Australia Shrugs off Timor Refugee Snub

Park Sae-jin Reporter Posted : 2010-07-13 17:17 Updated : 2010-07-13 17:17
글씨작게 글씨크게

   
 
Activists from a refugee solidarity campaign group are seen during a rally in Sydney. 
Australia Tuesday pledged to plough on with plans for a regional asylum-seeker centre despite a rejection by East Timor's parliament, 
the country most likely to host the centre.[AFP]

Australia said Tuesday it remained in talks with East Timor over a regional asylum-seeker centre, despite a rejection by the country's parliament which dealt the pre-election policy a severe blow.

Prime Minister Julia Gillard said Timor's government was still discussing processing Australia's poor Asian migrants -- a major plank of her election strategy which has become mired in difficulty.

Australia's first woman leader, who is expected to announce polls within days after ousting the once hugely popular Kevin Rudd last month, was speaking after 34 of Timor's 66 lawmakers voted against the plan.

"This was a vote on a resolution in the East Timorese parliament at a time when the parliament was not well attended," she told reporters in Canberra.

"We, of course, are dealing with the East Timorese government. We have officials in East Timor, they were involved in discussions with East Timor yesterday. Those discussions will continue.

"Our focus is on discussions with the East Timor government, and the East Timor government continues to confirm to us that it is open to the dialogue about the regional processing centre, and we're in that dialogue now."

Foreign Minister Stephen Smith is also holding talks on the proposal this week in Indonesia, a major transit point, following criticism that Gillard did not consult widely enough before making her announcement.

The prime minister was forced to backtrack last week when she said Timor was only one possible location for the centre, despite earlier indicating it would be built there.

The controversy has taken some gloss off the straight-talking, Welsh-born lawyer's image, which had gleamed after she settled a damaging mining tax row just days into her premiership.

"The East Timor solution is totally and utterly sunk," said opposition leader Tony Abbott.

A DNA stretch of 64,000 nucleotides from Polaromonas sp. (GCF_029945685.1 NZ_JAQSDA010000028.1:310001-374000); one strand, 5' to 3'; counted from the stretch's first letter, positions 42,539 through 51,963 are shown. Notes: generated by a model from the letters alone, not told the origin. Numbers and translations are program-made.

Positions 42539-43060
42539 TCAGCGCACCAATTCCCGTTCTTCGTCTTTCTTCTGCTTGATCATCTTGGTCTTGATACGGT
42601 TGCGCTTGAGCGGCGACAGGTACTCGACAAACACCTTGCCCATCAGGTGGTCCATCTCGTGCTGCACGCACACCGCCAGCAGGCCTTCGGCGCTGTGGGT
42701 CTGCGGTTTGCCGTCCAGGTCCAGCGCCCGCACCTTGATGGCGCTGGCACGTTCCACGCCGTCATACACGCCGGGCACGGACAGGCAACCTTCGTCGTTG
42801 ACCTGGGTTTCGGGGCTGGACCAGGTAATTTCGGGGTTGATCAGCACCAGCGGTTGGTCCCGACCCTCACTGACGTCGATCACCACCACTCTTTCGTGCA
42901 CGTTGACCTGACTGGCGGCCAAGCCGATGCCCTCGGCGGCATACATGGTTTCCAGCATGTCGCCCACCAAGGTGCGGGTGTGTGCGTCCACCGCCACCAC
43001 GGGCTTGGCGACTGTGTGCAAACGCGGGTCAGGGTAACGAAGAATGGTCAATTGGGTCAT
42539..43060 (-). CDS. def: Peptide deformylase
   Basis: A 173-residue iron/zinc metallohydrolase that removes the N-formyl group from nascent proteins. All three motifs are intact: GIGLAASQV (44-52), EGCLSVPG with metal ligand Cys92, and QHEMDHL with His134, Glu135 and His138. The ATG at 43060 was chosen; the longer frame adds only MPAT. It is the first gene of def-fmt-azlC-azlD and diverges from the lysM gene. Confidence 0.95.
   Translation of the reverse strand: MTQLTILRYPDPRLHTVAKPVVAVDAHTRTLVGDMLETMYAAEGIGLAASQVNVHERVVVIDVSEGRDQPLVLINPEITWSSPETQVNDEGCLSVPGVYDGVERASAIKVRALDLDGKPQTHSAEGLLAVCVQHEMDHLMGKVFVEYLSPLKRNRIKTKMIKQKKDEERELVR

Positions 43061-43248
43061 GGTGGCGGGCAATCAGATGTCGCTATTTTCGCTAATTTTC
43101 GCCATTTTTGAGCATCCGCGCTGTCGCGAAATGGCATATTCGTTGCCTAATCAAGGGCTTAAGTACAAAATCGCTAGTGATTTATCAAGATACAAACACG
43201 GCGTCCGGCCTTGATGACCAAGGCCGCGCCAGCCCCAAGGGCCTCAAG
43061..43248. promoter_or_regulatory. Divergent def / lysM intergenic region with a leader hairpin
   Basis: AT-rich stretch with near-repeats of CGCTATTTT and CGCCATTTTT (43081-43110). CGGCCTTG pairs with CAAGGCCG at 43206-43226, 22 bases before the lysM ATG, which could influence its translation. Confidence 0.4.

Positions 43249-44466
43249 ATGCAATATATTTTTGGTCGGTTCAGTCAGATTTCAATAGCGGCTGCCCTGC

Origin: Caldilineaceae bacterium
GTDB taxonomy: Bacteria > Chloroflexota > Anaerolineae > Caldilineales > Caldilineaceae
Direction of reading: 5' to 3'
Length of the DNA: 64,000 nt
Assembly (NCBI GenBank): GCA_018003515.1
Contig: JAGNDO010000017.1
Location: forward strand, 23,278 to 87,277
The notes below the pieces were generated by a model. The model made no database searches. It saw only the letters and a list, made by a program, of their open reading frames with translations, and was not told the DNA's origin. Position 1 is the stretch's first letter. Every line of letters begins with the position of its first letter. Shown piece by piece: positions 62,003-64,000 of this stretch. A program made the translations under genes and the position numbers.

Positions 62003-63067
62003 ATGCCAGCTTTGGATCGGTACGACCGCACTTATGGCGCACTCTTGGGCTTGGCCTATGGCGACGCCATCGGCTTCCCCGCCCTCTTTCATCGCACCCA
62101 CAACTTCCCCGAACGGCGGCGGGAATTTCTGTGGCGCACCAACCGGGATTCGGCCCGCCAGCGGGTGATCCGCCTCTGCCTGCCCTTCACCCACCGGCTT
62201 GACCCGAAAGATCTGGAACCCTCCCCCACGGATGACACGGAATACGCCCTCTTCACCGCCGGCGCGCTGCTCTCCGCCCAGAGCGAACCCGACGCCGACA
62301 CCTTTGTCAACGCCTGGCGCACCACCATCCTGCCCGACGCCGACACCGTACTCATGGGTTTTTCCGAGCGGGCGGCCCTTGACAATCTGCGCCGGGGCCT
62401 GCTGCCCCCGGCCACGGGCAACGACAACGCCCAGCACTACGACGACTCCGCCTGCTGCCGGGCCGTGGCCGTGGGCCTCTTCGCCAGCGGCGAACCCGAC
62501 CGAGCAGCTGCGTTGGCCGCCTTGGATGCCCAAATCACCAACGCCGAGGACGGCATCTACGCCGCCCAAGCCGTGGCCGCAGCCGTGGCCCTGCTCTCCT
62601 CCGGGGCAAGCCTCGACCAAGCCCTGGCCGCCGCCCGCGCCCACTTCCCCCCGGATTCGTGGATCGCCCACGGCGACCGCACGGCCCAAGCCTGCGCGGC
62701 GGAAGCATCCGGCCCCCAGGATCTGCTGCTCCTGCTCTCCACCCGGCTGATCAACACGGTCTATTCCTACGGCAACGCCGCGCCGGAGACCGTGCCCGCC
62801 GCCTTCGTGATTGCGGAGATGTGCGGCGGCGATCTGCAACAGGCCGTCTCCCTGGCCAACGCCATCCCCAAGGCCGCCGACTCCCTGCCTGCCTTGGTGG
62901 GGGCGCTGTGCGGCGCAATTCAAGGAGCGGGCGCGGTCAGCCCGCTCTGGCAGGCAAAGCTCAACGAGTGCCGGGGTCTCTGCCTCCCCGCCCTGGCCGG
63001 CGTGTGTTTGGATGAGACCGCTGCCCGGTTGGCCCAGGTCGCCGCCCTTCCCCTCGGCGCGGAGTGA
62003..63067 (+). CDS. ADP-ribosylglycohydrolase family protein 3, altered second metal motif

Australia's ruling Labor Party and opposition have both unveiled tough policies on asylum-seekers, with Greens party chief Bob Brown saying the debate reminded him of 1990s anti-immigration firebrand Pauline Hanson.

Gillard's "Timor Solution" has won favour with about two-thirds of voters, although a similar number also believes the policy was badly thought-out, according to a poll of voters released this week.

The prime minister is also expected to announce a new strategy on climate change this week before calling elections.

Australia currently processes asylum-seekers at Christmas Island in the Indian Ocean, but a steady flow of refugees has overwhelmed facilities and forced the reopening of centres on the mainland.

The arrival of asylum-seekers, mainly from war-torn Afghanistan and Sri Lanka, proved a thorn in Rudd's side after he scrapped the harsh mandatory detention policy of his conservative predecessor, John Howard.

Some 2,982 asylum-seekers were intercepted this year until May 19, official figures show, putting 2010 on course to beat the 2001 record of 5,516 arrivals.

But Gillard has said the asylum-seekers are only a tiny fraction -- 0.6 percent -- of the world's total, and make up just eight percent of Australia's overall migrant intake.

East Timor, a mainly Catholic country of just over a million people, remains aid-dependent more than 10 years after its bloody vote to split from Indonesia. Australia is a major donor and has about 400 peacekeeping troops there.